Until last year’s Shin Godzilla, Godzilla: Final Wars was the last Godzilla movie produced by Toho Studios. That seems to have been the plan all along, so they tossed out everything they could from a couple decades of Godzilla movies for a final treat for fans of campy schlock everywhere.
Actually, this may have been the most fun of the various Japanese Godzilla flicks I’ve watched for this week. I won’t say it’s a good movie, but it does an everything-but-the-kitchen sink approach to Godzilla. There’s a short prologue explaining that after Godzilla first appeared in 1954, the nations of the world more or less united to take on giant monsters. That means that although most of the characters and cast are still Japanese, there is a single American on hand in a major heroic role. Yes, Captain Gordon, played my MMA athlete Don Frye, is here to be just as forgettable as the various Japanese human characters on hand for the movie. The only real thing that makes him stand out is with his fake military costume, I thought he looked like a Stalin cosplayer.
But we’re also told there are mutants, humans with unusual powers (mostly they’re just faster and stronger than normal people), and after Godzilla was buried in Antarctica, things settle down. Then one day the other monsters come back, and it looks like a greatest hits catalogue of Godzilla’s old foes, plus his goofy son Manilla. Next aliens show up pretending to be friendly. I know they were pretending because aliens in a Godzilla movie look human and act friendly but then turn out to not be friendly and have a giant monster of their own. That happens here, with the added twist that they can control most of the human mutants and the monsters and they’re looking to harvest the human race for food. And when humans fight back, they release all the monsters.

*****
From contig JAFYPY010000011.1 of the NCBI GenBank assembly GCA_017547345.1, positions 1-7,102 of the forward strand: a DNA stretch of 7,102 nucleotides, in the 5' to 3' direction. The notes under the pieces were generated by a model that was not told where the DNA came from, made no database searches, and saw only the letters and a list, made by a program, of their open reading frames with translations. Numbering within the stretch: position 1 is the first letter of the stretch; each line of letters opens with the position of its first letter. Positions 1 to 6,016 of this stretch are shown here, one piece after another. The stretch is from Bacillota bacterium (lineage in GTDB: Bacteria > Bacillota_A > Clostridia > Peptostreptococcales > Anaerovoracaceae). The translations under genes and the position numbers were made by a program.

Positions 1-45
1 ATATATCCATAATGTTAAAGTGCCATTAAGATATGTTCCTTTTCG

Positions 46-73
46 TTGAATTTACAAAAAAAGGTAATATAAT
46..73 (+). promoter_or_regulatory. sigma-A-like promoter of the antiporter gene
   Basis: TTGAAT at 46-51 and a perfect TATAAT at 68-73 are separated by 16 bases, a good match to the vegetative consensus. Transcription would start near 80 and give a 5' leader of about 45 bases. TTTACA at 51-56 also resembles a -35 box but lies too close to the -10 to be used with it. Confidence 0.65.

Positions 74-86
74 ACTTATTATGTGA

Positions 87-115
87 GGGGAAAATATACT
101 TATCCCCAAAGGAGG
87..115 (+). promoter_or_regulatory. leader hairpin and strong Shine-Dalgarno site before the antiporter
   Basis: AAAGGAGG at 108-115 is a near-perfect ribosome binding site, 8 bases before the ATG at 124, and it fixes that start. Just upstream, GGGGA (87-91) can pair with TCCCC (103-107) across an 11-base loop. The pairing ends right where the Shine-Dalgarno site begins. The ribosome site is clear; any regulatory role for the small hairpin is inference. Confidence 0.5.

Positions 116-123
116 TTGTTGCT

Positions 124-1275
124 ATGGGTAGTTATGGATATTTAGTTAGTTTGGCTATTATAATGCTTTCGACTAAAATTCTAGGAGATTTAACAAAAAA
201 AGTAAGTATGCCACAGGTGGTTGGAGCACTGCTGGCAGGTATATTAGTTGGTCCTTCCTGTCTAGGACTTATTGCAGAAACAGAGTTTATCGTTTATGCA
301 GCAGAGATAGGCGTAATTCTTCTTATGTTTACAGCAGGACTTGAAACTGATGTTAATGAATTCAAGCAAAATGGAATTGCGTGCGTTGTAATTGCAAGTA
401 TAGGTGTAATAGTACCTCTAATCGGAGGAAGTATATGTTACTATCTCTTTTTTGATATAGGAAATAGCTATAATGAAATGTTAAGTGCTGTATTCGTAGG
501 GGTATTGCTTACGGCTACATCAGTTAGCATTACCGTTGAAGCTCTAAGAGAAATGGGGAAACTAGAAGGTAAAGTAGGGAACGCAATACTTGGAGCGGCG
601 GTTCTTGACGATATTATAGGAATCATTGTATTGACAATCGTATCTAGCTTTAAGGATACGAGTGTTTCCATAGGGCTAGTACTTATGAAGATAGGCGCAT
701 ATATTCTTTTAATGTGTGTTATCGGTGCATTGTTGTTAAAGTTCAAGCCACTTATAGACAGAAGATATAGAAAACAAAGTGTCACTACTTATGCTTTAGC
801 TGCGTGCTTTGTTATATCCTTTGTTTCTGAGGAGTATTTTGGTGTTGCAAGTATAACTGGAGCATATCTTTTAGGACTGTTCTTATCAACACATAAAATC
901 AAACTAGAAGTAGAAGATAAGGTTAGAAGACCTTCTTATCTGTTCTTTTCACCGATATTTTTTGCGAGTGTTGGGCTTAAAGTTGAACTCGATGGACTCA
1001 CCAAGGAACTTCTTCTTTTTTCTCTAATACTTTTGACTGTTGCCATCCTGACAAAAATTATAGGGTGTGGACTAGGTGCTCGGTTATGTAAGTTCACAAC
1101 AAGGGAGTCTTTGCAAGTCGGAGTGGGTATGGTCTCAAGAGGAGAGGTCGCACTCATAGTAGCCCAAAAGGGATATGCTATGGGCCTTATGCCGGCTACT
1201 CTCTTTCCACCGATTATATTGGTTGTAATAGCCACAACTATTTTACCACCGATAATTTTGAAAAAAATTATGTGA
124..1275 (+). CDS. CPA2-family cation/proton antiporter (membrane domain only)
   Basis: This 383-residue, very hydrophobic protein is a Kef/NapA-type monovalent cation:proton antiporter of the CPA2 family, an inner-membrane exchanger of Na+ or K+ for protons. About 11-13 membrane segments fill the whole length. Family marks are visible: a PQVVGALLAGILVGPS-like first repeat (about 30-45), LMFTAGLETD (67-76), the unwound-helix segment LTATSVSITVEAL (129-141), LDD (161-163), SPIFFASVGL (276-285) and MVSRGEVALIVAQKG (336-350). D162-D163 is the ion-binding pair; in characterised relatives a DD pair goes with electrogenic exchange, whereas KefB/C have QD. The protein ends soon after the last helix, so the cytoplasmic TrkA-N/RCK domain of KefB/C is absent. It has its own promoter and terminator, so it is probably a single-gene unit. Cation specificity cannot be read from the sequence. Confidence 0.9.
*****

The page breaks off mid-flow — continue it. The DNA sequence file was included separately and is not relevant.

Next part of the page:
The only thing for the humans to do is wake up Godzilla and watch him plow through the aliens’ monster pets. And, as a bit of added fun, one of the first and the one to go down fastest is the only monster in the movie not done with the usual practical effects. The CGI isn’t all that good, but Godzilla beats this sucker inside of ninety seconds or so, and even the evil alien leader says he didn’t that this particular “tuna-headed monster” really stood a chance anyway. Who was this particular monster?
With all kinds of weird fights, campy (hopefully intentional) humor, and Godzilla stomping on other monsters for most of the last hour of the movie, with only a minor assist from Mothra, well, I actually dug this one more than the previous three for this week. There are probably better Godzilla movies, but this one worked out just fine for what it was. Eight out of ten flaming moths.